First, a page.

Three kinds of writer’s block (and how to cure them!)

During my recent visit to Highgate Elementary School, a student asked one of those questions that can only come from a fellow writer:

Do you ever get writer’s block?  There was something about the way she said "writer’s block" that made it sound like something you could catch if you got to close to a sniffly author or brainstormed out in the rain, and I kind of liked that… but anyway…

The short answer to her question is: Yes.  

I suspected she also wanted to know what to DO about writer’s block, though, and that answer is: It depends.  

For me at least, there are different kinds of writer’s block, and they require different responses.

Disease:  Wrong-Story Writer’s Block

There are at least five picture book beginnings and four Chapter Ones of longer works living in limbo on my hard drive right now.  Most often, I’m a plunge-right-in sort of writer, so when I have an idea that’s been brewing for a while, I dive right into writing, and by the end of a chapter or two, I can usually tell if I have something…or not. 

I’ve come to recognize a kind of writer’s block that shows up when the story I’m working on isn’t True.  And I don’t mean true, as in accurate or nonfiction-ish.  I mean True with a capital T … true to its own heart and true to the writer I want to be. Sometimes I have ideas that turn out to be the wrong books for me to write.  Or ideas that just aren’t good enough or substantial enough to warrant a whole book.  This happens, and it’s okay.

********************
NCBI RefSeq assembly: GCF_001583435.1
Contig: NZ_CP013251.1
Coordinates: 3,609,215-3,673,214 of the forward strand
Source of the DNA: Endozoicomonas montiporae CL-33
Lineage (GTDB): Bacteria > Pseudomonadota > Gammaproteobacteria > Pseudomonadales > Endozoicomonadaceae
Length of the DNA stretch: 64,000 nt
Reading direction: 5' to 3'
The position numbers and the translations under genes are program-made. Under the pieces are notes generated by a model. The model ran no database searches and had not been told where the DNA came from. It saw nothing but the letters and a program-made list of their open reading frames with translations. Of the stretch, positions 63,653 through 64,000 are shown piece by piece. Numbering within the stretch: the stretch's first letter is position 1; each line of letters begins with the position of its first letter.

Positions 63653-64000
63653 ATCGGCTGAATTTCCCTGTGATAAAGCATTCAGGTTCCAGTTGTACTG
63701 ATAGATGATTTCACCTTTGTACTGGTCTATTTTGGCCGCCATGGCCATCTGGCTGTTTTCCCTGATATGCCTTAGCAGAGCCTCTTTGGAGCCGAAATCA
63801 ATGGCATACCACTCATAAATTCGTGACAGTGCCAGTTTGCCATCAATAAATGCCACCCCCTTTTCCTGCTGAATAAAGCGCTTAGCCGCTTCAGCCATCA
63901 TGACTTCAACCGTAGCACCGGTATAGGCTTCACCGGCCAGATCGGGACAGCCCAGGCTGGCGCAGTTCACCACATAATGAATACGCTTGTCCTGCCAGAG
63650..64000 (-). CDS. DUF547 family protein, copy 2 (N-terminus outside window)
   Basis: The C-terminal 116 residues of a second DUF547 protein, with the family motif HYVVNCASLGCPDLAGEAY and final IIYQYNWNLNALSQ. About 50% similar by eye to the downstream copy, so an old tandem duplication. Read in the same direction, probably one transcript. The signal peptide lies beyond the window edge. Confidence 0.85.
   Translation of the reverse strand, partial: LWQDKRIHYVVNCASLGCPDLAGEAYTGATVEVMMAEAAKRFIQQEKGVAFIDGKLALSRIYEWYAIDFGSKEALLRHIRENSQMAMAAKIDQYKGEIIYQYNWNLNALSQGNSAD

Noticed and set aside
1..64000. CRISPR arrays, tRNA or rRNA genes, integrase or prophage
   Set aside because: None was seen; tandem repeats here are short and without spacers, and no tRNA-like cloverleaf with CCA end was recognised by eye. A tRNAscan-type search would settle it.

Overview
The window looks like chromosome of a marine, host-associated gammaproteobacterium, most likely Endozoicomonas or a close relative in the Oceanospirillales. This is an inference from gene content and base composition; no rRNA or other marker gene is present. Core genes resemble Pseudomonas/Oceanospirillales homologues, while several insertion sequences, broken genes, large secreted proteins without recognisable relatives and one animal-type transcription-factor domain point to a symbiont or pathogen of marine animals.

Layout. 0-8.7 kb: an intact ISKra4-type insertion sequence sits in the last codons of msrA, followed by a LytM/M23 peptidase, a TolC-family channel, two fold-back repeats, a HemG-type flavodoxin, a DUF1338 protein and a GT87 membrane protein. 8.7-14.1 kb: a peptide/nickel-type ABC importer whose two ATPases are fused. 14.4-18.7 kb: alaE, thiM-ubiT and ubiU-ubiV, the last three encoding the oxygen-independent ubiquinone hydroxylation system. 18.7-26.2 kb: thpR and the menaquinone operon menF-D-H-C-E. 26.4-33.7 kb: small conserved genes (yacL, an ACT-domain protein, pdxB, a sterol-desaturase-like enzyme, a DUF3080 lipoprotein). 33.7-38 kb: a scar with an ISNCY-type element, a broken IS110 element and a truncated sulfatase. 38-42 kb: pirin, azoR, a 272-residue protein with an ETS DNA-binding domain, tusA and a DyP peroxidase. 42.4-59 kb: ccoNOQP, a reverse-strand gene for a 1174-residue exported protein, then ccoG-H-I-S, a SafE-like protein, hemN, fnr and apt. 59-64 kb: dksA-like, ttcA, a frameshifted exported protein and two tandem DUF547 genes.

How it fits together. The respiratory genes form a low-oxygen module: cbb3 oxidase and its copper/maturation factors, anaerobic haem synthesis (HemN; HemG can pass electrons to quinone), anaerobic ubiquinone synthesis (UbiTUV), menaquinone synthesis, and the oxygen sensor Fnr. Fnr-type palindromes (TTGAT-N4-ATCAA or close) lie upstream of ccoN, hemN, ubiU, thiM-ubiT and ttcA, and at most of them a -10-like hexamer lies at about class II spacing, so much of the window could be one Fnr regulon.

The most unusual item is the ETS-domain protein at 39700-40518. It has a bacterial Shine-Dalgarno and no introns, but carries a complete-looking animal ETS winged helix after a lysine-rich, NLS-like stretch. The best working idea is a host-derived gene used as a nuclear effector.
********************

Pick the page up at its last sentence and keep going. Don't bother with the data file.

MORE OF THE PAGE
Cure: Put the story away.  Start a new one.  But keep it, just in case it’s not really the wrong story, but the right story at the wrong time for you.

Disease:  Right-Story-Wrong-Turn Writer’s Block

In this situation, I know I’m working on the right project — the project that’s absolutely calling me to be written — but somehow, I feel like I’ve lost my way.  Sometimes, this kind of Writer’s Block shows up when I need to stop and get to know my characters better. Sometimes, it means that I’ve done something that’s just plain wrong…imposed a plot twist or decision on the book and its characters that doesn’t fit.  And sometimes, it means that I’ve been writing without a map for too long and need to step back and do a bit of planning.  Either way, I think this kind of block can be useful and keep you from barreling forward and forcing something that won’t work.

Cure:  Stop for now.  (For now are the key words here.  Not forever. And hopefully, not even for very long.)  Usually, if I step back from what I’m writing and spend some time outside, I get enough perspective to understand why I’m headed down a wrong path.  If it’s a character issue, I’ll leave the formal manuscript to do some journal writing as my character or map out character charts.  If it’s a wrong turn, I’ll backtrack and re-read a part of the manuscript that felt right to identify where I went astray.  And if it’s an issue of too much writing-without-a-map, I’ll stop and outline.  This was a turning point for me with the mystery I finished recently, a project that required more formal planning than I’d ever done with a previous book.  If you’d like to see the nitty gritty details of all that, you can read about it here, in a post I wrote for a teacher-friend and her student, Tyler, called "Real Authors Don’t Plan…Or Do They?"